During this period of Corona virus lockdown, many of us have focussed some of our new-found time on home cooking and baking.
The statistics show increasing amounts of us are preparing more meals from scratch instead of purchasing pre-prepared meals plus we have also changed our purchasing habits to shop less regularly but for a larger shop to last a week or so.
I have to admit that I am one of the many that has turned to dabbling in home baking, although I have avoided the temptation to cultivate Sourdough starters and very much baked within my skill boundaries, sticking to an 'ingredients all in one bowl, mix, leave overnight and bake the next morning' approach to producing a ‘no knead’ bread.
This newly discovered passion for home cooking led me to think about my favourite dishes from around the world enjoyed in sandy flip flops, accompanied by warm evening breezes and a cool glass of wine.
My mind drifted to time spent in The Gambia, where Tapalapa is the most popular bread. Researching the recipe quickly led me to rule it out as a project with its mix of millet, wheat, corn and cowpea flour certainly putting it out of reach of my cupboard supplies and skills.
Glancing at an unloved jar of peanut butter reminded me of a great peanut-based dish that anyone who has visited The Gambia must have enjoyed, Domada.
On a trip to Kombo Beach Hotel we had a great lunch of a ‘sharing platter’ at the Barracuda Beach Bar, enjoying the cooling breezes and unrestricted views up and down Kotu beach. My favourite element of the platter was the Chicken Domada.
Domada, an adaptable peanut-based stewing sauce, is a national dish of The Gambia and a firm favourite for tourists who choose to holiday in the restorative winter sun. The peanut or groundnut is not an indigenous species to The Gambia but was introduced in the 16th century by Portuguese traders from the Americas. It is noted that the earliest cultivations of this crop were in the Senegambia area, and from these humble beginnings the peanut (now a major crop within the country) is the driving flavour of this national food institution.
The stewing sauce is based on a combination of peanuts, onions, tomato with a spicy kick, usually served with rice. It has made its way into the top league of dishes as it is easily made, can be vegetarian with sweet potatoes, squash, eggplant, okra or yams or it can include chicken, beef or lamb. It also lends itself well to a little lockdown cupboard liberation as it uses base ingredients that can be found at the back of most larders.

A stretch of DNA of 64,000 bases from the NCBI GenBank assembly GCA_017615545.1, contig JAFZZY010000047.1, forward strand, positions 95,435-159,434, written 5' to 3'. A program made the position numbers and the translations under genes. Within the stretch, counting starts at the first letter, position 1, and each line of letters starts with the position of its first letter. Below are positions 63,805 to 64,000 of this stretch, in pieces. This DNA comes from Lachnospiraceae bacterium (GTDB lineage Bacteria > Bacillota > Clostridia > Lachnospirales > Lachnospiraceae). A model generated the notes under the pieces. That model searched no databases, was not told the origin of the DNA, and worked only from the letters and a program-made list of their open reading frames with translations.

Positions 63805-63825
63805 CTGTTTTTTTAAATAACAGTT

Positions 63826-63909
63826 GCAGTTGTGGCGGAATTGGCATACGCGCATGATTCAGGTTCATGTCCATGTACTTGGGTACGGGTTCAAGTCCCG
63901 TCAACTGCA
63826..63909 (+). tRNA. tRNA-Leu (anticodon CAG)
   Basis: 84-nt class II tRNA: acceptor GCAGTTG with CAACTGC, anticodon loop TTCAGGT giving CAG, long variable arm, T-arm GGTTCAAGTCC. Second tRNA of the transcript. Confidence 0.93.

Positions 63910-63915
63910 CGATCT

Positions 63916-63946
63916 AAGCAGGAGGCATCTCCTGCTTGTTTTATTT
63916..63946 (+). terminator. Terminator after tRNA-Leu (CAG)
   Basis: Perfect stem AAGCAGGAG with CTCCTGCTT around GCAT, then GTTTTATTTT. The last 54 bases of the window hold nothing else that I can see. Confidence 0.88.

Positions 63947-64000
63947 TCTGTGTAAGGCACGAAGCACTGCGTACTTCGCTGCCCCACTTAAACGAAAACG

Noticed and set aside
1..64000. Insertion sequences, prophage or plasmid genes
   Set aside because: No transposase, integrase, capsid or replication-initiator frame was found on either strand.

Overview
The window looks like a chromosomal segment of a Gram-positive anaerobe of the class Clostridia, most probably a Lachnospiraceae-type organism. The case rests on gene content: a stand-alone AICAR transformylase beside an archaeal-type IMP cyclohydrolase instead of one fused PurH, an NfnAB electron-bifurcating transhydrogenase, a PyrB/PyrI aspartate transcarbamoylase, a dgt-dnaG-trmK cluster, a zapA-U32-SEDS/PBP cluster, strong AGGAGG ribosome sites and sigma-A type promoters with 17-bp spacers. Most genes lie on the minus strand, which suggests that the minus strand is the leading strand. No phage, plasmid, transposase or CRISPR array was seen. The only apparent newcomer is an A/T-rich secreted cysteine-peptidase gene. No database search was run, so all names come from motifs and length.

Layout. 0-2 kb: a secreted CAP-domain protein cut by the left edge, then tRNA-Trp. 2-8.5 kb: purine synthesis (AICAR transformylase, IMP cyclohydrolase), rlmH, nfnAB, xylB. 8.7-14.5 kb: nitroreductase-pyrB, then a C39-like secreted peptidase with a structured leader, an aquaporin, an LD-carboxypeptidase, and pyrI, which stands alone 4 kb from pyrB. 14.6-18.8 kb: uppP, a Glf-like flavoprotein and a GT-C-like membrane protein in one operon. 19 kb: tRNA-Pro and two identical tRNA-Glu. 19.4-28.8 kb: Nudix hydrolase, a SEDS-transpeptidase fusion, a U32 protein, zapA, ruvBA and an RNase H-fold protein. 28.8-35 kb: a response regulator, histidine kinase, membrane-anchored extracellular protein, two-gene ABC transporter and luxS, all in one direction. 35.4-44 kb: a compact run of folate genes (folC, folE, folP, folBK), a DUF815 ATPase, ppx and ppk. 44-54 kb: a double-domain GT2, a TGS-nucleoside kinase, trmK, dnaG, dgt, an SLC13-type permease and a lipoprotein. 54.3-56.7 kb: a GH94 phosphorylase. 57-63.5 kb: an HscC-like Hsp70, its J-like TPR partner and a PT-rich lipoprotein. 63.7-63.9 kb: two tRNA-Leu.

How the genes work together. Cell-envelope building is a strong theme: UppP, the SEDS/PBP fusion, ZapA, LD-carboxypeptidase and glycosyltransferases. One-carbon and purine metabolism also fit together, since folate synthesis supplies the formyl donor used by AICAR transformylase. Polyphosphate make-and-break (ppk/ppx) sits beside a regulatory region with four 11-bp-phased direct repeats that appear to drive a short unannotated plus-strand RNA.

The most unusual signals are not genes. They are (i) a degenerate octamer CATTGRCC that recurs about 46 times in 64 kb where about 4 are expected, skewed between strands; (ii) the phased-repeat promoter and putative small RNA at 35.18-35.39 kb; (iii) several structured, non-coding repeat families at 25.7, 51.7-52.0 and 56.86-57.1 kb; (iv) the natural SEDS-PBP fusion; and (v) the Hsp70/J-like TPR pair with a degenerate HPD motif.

Following a little research and some help from my colleagues, I was kindly sent the recipe below, by Farma Njie who is the owner and leading light behind our ground handler, Discovery Tours; with over 30 years’ experience in travel, tourism & hospitality in The Gambia, Farma is certainly very qualified to share one her favourite recipes.
I found this dish easy to make and and it's extremely tasty - feel free to replace the hot sauce for chilli flakes and experiment with different meats and vegetables.
Enjoy a taste of The Gambia and we look forward to welcoming you to its warm shores soon.
- 4 whole chicken breasts OR chicken drumsticks OR full chicken cut up into desired sizes (you may also use beef or lamb if preferred)
- 6 – 8 heaped tablespoons of smooth, unsweetened peanut butter
- Large plum tomato
- 3 tablespoons tomato paste
- Medium onion
- Habanero or other hot pepper to taste
- Salt to taste
- Desired vegetables; carrots, sweet potatoes, your choice...
- Cut chicken/meat into desired pieces. Set aside.
- Wash and blend plum tomato, onion and pepper.
- Bring 1.5 litres of water in a cooking pot to a boil and add the blended items. Cook on medium heat for about 20 mins, stirring occasionally.
- Add the chicken/meat and cook for an additional 15 mins.
- Blend the peanut water with 1-2 cups of lukewarm water to ensure it easily dissolves. Add to the rest of the ingredients in the pot. Bring to a boil and then cook on medium heat for 15 mins. Add salt to taste. Add desired vegetables; carrots, bitter tomatoes etc and remove from pot when cooked to the desired consistency.
- Add a hint of lemon juice and simmer on low heat for an additional 15 mins until the sauce starts to thicken and peanut oil starts to surface. Occasionally stir gently.
Check the texture of the meat (you may remove the chicken from the pot and set aside if it is fully cooked.) This way, you can perfect the sauce without overcooking the meat. For other meats that need more cooking time, you may need to check cooking times and add more hot water to the sauce if required for a more tender texture.
If the consistency appears too thick, add some hot water and simmer until the required creamy texture is achieved.